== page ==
I did the same thing for the education component. What are the big problems that I can address? I’m a computational evolutionary biologist, at an institution without PhD students. I need to train up undergrads, and fast! But how do we get more computation into the curriculum? What class we cut? Perhaps … nothing. Perhaps we integrate computation into existing courses via code-to-learn exercises. I do this in my classes, but a lot of faculty are skeptical. Will we need to cut content to do this? Designing an experiment to assess this is the core of my educational component. This cannot be business as usual: anyone who isn’t a straight white dude gets penalized by teaching evaluations, and that hurts tenure cases. Moreso when active learning and quantitative thinking are involved. To support this aim, in the broader impacts, we’re doing a faculty mentoring network where faculty can workshop code-to-learn biology modules, and upon completion, get a letter for promotion and tenure explaining how the instructor has used best teaching practices. The hope is this might help insulate instructors teaching these topics from a dip in teaching evaluations.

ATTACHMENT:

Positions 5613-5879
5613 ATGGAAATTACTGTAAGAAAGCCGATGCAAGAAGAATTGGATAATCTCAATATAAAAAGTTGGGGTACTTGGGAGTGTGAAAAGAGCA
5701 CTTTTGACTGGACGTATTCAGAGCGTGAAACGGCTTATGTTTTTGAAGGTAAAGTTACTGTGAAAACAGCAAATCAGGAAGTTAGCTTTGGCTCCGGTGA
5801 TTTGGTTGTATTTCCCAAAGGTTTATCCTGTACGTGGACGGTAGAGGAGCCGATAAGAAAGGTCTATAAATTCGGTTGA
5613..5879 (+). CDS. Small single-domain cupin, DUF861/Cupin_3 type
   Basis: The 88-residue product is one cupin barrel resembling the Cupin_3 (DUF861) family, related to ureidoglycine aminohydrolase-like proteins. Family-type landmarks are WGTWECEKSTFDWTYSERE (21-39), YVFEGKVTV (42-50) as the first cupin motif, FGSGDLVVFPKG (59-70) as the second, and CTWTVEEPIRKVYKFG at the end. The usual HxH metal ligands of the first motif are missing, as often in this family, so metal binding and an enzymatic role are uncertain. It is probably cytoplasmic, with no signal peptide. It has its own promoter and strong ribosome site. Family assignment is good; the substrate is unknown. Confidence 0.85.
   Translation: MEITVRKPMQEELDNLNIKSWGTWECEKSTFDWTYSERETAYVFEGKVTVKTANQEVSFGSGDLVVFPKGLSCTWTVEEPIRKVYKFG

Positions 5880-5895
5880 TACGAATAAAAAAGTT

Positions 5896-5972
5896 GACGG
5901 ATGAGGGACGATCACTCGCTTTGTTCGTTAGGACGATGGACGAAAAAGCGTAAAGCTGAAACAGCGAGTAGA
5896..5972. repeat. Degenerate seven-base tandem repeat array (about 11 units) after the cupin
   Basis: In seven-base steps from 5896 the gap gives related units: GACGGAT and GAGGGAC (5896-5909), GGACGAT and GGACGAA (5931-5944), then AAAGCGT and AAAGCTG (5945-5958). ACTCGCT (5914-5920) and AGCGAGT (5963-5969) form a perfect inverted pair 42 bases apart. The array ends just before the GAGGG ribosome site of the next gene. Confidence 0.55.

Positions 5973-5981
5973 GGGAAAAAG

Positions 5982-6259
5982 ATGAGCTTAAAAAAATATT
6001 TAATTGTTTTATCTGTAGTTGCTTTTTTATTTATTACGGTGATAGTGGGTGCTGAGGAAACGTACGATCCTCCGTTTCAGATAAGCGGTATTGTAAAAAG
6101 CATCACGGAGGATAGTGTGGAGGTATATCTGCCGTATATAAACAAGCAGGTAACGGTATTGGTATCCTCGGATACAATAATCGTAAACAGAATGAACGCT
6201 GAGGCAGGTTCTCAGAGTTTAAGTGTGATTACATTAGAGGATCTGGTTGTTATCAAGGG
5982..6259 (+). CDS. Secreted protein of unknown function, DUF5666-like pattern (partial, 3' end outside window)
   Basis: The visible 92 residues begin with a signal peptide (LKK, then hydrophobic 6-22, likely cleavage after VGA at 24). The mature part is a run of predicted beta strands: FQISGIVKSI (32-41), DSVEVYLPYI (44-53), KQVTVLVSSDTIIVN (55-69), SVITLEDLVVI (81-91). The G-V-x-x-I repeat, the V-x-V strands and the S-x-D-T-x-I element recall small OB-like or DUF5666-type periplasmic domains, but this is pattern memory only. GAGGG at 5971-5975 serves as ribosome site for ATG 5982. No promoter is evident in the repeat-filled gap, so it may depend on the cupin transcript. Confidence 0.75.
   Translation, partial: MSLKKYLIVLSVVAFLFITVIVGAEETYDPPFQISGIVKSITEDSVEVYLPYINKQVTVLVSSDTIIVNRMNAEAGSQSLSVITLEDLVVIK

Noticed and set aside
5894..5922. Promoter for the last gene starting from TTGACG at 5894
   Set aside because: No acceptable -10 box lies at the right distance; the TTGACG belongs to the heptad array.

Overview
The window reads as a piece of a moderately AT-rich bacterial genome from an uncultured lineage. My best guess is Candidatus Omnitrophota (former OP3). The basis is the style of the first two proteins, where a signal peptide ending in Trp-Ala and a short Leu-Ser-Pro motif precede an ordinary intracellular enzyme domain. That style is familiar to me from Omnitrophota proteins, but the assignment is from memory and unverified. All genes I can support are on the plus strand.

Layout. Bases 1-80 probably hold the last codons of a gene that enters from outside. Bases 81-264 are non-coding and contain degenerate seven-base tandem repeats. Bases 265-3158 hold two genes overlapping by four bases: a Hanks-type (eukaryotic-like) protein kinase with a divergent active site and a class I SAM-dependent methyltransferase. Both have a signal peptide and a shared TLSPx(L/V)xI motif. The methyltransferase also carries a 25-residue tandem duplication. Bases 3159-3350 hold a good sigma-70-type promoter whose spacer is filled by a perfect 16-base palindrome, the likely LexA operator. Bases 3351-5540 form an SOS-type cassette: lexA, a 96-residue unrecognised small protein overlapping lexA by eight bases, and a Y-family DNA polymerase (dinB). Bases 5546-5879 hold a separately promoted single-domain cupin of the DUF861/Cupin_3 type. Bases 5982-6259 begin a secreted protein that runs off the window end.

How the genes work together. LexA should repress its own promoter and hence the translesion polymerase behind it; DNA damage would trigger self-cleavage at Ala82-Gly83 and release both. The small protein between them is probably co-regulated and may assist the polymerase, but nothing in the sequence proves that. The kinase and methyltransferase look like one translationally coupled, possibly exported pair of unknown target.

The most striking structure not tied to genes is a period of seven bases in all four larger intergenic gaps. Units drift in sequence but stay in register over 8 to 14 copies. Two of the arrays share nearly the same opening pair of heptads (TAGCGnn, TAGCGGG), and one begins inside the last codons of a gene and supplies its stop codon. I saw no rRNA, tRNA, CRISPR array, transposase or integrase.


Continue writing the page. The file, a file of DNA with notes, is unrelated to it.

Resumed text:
Once I had my good idea, I outlined it, then put it away for a week. Then I read over the outline alongside the solicitation. Seemed good, so I wrote the project summary and sent it to the PO and requested a short meeting to discuss if it was appropriate. This was about 5 months before it was due.

2. Stand in the place where you are

I don’t have PhD students. But my project is a lot of work. I need to train up undergraduates. I need to train MS students. How can I get reliable labor if I’m always training? Southeastern is situated in Southeastern Louisiana, a historically low-income region. It’s a region with entrenched inequality. I reached out to our local TRiO and Upward Bound folks. I requested undergrad salary lines that would be specifically earmarked for these students to come and do lab work. I can recruit on this. Come to Southeastern, we have 4 years of undergrad research funding for you! You want to stay and do an MS? We can do that, too. Early on, I knew I wanted this component to help improve our retention with historically excluded students, and to create a pipeline to our MS program.

This was actually the first piece of the proposal I wrote in earnest because I wanted to get feedback from our wonderful TRiO program administrators. They know how to recruit students. They need our involvement as faculty to retain them. Their feedback helped me spend money I was always going to spend more equitably. Not more money – the same money, but better. I started this four months before the due date so I could get plenty of feedback.